If that’s how the Association works unofficially, maybe Gervais was 100 per cent right to have aimed some of the jokes at it. (As to which member this was, find the one who keeps saying ‘For sure’, has a narrow mind, can’t see much worth in their name, and is the sort of person who thinks it’s right to target Gervais in their work but that it’s wrong for Gervais to target others in his.) The member might not have realized that even prior to hosting, Gervais said he wouldn’t be back for 2012.
   I agree with Gervais’s hint, though he does not say this expressly in Piers Morgan Tonight, that if some of these celebs were actually so narrow-minded as to be offended, they would not have got to where they are. In some of the post-Globes coverage I’ve seen at Lucire, there is no mention of celebrities fuming at one of the parties out of offence. You’d have to be quite petty to have a Ricky Gervais joke spoil your evening—because you’d then have to go after every single journo who wrote a cross word about you, and a not unsubstantial number of bloggers, too.
   So some reps apparently called the Association. Reps making mountains out of molehills to show their indispensability, perhaps?
   This isn’t about a US–UK humour divide, either, though I saw one remark that a British host could get away with this style in Britain. Didn’t the Americans come up with The Simpsons, whose early episodes had this very sort of humour, or The Critic and Family Guy? Or, if we are to look at live-action, Murphy Brown? Doesn’t Jon Stewart do something like this every weekday? Aren’t Sarah Palin jokes the sort of fodder Hollywood types engage in on an hourly basis?
   It’s too bad, because the 2012 Golden Globes’ ceremony will likely be a tepid affair hosted by someone entirely inappropriate and lacking. Just because a few prima donnas got their knickers in a twist because of their own behaviour (how dare Gervais talk about something that everyone knows about!), and a few other people got offended on behalf of some celebrities who themselves have already shrugged off the jokes.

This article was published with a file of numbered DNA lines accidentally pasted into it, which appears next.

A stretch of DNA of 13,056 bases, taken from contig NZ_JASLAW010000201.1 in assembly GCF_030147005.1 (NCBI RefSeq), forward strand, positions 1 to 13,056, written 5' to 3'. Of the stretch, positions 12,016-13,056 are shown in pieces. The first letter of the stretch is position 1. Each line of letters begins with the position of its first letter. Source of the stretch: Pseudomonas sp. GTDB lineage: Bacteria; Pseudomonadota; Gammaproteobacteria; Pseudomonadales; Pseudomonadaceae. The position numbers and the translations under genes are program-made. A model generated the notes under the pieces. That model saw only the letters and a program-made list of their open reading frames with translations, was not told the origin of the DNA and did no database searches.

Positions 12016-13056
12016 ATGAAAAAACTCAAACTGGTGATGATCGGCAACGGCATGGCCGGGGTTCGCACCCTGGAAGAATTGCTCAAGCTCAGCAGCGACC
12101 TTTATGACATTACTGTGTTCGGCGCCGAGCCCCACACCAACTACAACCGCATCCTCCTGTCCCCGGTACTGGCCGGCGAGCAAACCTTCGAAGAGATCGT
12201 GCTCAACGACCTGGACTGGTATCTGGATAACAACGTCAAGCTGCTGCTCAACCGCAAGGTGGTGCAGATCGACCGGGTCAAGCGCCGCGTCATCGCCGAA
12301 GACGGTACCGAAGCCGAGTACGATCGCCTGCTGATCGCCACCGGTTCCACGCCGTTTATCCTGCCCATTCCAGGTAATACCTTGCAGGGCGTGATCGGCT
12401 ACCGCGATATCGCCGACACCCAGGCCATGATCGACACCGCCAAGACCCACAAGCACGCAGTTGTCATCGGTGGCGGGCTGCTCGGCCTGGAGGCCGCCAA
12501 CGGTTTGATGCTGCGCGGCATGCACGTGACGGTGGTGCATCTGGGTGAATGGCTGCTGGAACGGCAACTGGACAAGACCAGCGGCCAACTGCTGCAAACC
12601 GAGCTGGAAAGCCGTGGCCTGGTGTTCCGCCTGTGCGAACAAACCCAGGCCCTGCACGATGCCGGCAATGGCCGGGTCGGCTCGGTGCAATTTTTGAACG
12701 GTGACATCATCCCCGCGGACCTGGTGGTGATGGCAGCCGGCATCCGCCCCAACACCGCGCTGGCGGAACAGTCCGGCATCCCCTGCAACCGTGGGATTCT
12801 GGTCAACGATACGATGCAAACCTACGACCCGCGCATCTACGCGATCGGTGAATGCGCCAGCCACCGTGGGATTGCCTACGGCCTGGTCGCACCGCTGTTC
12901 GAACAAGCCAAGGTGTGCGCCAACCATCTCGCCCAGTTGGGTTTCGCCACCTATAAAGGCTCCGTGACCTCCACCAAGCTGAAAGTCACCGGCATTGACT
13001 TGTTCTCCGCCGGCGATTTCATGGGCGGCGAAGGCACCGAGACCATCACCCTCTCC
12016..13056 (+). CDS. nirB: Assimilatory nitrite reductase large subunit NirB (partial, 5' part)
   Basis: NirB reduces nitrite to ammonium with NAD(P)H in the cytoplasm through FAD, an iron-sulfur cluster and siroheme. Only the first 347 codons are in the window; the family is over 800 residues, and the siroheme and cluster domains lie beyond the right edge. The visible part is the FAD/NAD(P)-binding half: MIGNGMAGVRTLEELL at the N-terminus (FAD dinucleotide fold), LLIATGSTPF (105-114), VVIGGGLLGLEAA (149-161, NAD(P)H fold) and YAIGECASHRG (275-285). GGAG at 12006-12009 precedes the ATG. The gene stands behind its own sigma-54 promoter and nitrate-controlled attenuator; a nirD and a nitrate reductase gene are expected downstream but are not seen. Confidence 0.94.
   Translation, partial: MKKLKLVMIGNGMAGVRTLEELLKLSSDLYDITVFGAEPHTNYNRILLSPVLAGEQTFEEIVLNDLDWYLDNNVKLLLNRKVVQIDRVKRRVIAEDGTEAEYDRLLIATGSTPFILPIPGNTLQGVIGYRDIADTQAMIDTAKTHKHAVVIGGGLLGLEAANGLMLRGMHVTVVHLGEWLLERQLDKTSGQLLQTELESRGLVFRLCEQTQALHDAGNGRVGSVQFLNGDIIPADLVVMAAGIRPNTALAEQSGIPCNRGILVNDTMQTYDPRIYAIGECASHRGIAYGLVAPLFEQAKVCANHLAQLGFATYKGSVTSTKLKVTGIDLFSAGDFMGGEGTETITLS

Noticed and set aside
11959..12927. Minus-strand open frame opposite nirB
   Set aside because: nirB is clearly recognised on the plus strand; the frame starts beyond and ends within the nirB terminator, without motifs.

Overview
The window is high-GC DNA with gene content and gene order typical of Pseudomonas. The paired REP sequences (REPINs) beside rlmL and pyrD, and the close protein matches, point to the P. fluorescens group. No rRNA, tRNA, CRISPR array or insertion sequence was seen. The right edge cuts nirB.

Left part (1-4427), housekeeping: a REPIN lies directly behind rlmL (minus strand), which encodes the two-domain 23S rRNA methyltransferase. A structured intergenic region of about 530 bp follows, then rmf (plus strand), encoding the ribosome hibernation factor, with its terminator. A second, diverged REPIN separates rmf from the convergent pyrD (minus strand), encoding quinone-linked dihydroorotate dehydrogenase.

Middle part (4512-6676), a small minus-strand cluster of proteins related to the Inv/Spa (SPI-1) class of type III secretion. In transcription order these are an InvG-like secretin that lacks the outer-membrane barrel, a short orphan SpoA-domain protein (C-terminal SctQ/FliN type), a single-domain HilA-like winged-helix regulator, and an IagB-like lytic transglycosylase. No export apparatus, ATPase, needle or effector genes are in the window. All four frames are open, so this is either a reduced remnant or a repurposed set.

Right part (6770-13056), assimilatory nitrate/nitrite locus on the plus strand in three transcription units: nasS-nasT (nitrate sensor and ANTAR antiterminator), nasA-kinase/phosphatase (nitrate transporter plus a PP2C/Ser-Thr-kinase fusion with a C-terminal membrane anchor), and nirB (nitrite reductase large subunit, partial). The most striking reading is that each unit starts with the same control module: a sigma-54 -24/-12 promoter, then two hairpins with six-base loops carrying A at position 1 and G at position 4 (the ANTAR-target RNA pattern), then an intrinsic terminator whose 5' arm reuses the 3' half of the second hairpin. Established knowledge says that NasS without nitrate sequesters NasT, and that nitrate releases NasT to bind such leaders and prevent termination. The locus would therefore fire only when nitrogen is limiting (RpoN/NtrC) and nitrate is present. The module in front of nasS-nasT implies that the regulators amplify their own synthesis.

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Posted in culture, humour, interests, media, TV, UK, USA | 2 Comments »


I need to listen to some Fred Dagg before I go on

11.03.2010

To be confirmed is an interview with the BBC, in my politician guise. I have not been on radio in the other hemisphere for something like seven years, and that time it went to some of the most way-out places (it was UN Radio). I have one reservation only: my accent goes all over the place. Remember how the Rt Hon Jim Bolger went funny with his when foreign dignitaries came and he sounded like he was mocking the foreigners? Or, a few years before, Michael Fay during the America’s Cup lawsuits and his Americanized pronunciation of water?
   Yeah, I do that. And even more disturbingly, I know I do it while I’m doing it, and cannot stop it.
   It’s going to be hell if a northerner interviews me and I start sounding like Jimmy Nail. I am told that I do a very good Lily Savage when I have the ’flu. And if I get a southerner, you will think I was trying to impress Keeley Hawes (which I try to do, anyway, never mind Matthew). Not one is sufficiently “Kiwi” for Wellington voters. Though I might find that British expatriates based in Wellington might suddenly vote for me. Because in any case I will sound better than Harold Wilson.

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Posted in humour, media, New Zealand, politics, UK, Wellington | No Comments »